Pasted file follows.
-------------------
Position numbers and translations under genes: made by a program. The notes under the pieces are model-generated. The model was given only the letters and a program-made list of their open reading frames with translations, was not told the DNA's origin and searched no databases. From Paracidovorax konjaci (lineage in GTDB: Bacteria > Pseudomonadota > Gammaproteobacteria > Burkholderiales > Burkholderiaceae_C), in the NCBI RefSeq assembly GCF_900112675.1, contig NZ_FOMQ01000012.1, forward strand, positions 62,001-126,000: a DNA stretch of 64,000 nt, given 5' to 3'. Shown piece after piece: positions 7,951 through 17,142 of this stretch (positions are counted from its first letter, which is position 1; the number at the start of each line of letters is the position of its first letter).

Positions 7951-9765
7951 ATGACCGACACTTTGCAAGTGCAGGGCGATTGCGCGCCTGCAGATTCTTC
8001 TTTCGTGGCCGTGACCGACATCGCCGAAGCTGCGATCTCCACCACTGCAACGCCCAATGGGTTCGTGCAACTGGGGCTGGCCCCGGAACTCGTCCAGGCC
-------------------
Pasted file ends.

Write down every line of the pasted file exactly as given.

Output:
Position numbers and translations under genes: made by a program. The notes under the pieces are model-generated. The model was given only the letters and a program-made list of their open reading frames with translations, was not told the DNA's origin and searched no databases. From Paracidovorax konjaci (lineage in GTDB: Bacteria > Pseudomonadota > Gammaproteobacteria > Burkholderiales > Burkholderiaceae_C), in the NCBI RefSeq assembly GCF_900112675.1, contig NZ_FOMQ01000012.1, forward strand, positions 62,001-126,000: a DNA stretch of 64,000 nt, given 5' to 3'. Shown piece after piece: positions 7,951 through 17,142 of this stretch (positions are counted from its first letter, which is position 1; the number at the start of each line of letters is the position of its first letter).

Positions 7951-9765
7951 ATGACCGACACTTTGCAAGTGCAGGGCGATTGCGCGCCTGCAGATTCTTC
8001 TTTCGTGGCCGTGACCGACATCGCCGAAGCTGCGATCTCCACCACTGCAACGCCCAATGGGTTCGTGCAACTGGGGCTGGCCCCGGAACTCGTCCAGGCC